I wonder, how many of you guys play tabletop games?
Dungeons and Dragons is, of course, the most popular of the bunch, though I’m also partial to Vampire: The Masquerade – if you can find a time to do it, they provide a fun mental exercise that puts you and a group of friends through an adventure that can start small and build into something larger. A lot of effort is put into crafting the world you journey through, and that’s thanks to the Dungeon Master (or Story Teller). Not only do they need to create something everyone is going to enjoy, but they have to leave room for it to continue and grow – even if it ends prematurely, there’s always more show. This is what this run of Justice League feels like so far: a brief, small-scale campaign that could lead to larger stories down the line. My main issue with that, however, is we know that Robert Venditti is leaving Justice League in June. How much room does this run have to grow in that time, and how much more show can we really expect?
As expected, this issue plays out like I figured it would in my last review: a final battle that results in little to no consequence, and an epilogue that would tease the next story. Of course, you can condense most stories like that if you want: suddenly Watchmen becomes a story about nothing happening until everyone dies in the last chapter. The question is, how is that delivered? I have to say, I liked a lot of what the final battle had to offer. Eradicator presents himself as a threat that directly challenges each member of the Justice League in a compelling fistfight, culminating in a few more of those character spotlights I’ve mentioned in each review. They’re often the best parts of this story arc: Batman’s monologue to Xanadu, Flash’s statement to the Daxamites, and now an issue with significant dialogue from both Superman and Wonder Woman. It’s nice to see this – even if you could get a lot of this issue from other, stronger books, it’s also providing what I felt Snyder and Tynion’s Justice League lacked in some moments. Even if it’s only the Earth at stake here, you feel how important that is to these characters, and it helps to ground the story (even if you know they’ll all come out of it okay).
Honestly though, there isn’t much to be said about the writing in this issue that I haven’t said about earlier issues: I’ve made my thoughts on this pleasant yet generic interlude clear by now. What I can definitely talk about is why I think this issue is one of the better ones, and that’s entirely due to Doug Mahnke’s stellar art. I’m SUCH a fan of his work, and I honestly feel that his work on Detective Comics and, now, this issue, has been some of his best content yet. I can’t say I can do a great job of putting a pin on why that is – perhaps it’s his linework, and how he defines faces and the smallest of details with lots of lines and cross hatching. Perhaps it’s because his panel composition is dynamic and impactful, like a film director knowing exactly how best to get across the force of a character’s punches.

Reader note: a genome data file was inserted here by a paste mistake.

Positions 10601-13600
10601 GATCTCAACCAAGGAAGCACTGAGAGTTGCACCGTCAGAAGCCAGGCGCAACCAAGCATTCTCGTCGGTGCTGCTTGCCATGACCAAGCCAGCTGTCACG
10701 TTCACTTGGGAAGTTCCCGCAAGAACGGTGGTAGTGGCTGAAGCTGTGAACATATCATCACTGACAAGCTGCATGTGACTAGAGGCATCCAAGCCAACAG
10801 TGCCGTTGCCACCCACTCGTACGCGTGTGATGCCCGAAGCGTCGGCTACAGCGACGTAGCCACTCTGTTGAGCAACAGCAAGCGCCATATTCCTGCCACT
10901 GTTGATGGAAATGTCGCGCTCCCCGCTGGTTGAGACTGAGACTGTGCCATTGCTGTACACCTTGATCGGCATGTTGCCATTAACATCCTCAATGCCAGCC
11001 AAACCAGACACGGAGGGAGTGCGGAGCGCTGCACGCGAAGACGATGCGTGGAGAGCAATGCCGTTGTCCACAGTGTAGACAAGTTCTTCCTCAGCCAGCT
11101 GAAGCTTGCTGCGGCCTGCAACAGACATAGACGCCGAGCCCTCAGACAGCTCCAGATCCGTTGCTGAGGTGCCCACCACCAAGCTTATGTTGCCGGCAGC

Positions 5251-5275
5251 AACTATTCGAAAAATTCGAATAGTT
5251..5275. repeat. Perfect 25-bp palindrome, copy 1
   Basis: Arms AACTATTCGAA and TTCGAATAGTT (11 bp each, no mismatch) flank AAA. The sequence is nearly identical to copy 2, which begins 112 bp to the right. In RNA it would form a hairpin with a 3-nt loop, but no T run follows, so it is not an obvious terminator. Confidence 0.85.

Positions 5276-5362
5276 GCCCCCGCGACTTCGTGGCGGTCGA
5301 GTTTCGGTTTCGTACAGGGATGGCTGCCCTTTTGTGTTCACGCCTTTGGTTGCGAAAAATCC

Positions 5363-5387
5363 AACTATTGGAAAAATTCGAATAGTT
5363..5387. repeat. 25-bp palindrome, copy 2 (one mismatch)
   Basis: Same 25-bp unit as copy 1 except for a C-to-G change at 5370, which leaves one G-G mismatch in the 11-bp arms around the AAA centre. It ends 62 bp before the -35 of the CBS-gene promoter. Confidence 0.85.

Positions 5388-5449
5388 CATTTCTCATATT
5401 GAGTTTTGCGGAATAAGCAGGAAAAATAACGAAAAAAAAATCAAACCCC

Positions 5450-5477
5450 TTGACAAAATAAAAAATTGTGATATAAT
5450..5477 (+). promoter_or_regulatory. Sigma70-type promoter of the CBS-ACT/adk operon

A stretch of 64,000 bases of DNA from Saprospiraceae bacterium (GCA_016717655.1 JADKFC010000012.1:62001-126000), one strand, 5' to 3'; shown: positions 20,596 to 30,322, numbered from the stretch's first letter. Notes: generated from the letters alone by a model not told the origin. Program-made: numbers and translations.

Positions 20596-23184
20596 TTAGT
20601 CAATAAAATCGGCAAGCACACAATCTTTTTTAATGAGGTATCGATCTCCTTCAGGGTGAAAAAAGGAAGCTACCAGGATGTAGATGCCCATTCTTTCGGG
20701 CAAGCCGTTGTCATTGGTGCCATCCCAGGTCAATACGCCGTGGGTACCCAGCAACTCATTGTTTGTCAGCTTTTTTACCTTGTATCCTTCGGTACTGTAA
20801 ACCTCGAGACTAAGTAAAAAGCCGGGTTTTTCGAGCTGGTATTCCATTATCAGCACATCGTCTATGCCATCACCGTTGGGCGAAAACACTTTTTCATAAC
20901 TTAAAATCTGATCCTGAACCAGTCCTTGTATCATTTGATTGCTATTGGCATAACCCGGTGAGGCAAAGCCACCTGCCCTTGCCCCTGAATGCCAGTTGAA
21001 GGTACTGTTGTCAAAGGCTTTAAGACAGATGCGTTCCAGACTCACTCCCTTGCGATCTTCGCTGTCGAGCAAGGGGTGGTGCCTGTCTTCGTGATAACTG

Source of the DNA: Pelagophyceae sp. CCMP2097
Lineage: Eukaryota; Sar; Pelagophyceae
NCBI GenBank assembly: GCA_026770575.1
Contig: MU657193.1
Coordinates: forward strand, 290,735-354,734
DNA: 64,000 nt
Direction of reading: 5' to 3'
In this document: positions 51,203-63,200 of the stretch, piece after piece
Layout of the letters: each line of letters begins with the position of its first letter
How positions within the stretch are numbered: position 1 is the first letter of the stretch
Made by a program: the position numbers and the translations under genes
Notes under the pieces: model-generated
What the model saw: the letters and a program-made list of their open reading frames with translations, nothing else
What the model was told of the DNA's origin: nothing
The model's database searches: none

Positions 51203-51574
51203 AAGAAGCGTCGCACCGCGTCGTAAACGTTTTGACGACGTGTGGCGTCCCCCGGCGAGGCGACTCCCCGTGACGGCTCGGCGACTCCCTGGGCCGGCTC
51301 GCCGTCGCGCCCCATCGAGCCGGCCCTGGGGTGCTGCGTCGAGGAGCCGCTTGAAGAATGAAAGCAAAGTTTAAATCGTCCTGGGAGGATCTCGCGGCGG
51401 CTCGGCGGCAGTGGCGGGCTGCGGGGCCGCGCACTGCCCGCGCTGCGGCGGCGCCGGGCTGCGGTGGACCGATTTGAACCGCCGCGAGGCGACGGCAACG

What I definitely can say is that he understands weight: the weight of an action scene, the weight of a character, and the weight their expressions can carry. That, along with an inking and colouring team (Richard Friend and David Baron) who compliment Mahnke well, elevates an issue quite a bit for me: I know some people disagree with this assessment, but I often much prefer a substandard story with fantastic art to a great story with poor art. One has the potential to be great but is hindered from what it could be, while another is elevated beyond what you’d expect it to be, becoming better as a direct result.
(Yes, I know the art in The Golden Child was great and I still gave it a 3, shut up.)
All in all, I think the art does a good enough job of making this a more than satisfying conclusion to a story arc that doesn’t provide much incentive to read it, beyond it being Justice League – all the better for me, honestly, because I always like being pleasantly surprised.
- Doug Mahnke’s work is a selling point for you!
- You’d like to see the conclusion of a story that could probably have worked just as well in fewer issues.
- You like a story that isn’t afraid to take its time to linger on characters that might have been caught up in the action of the previous run.
Bringing this review back to my initial analogy, I don’t think that there’s anything wrong with a writer’s run beginning with something small like this: a DM never knows how much time they really have with their team, and should prioritize a good time over a long time. And this book is a good time! It’s a shame to know that Venditti’s run won’t last long, and that I likely can’t expect much of a larger scale from him – but I’m hoping that he manages to dive a little deeper into the characters while he’s here, so that we can all say that he made the most of the time he had.
Disclaimer: DC Comics provided Batman News with a copy of this comic for the purpose of this review.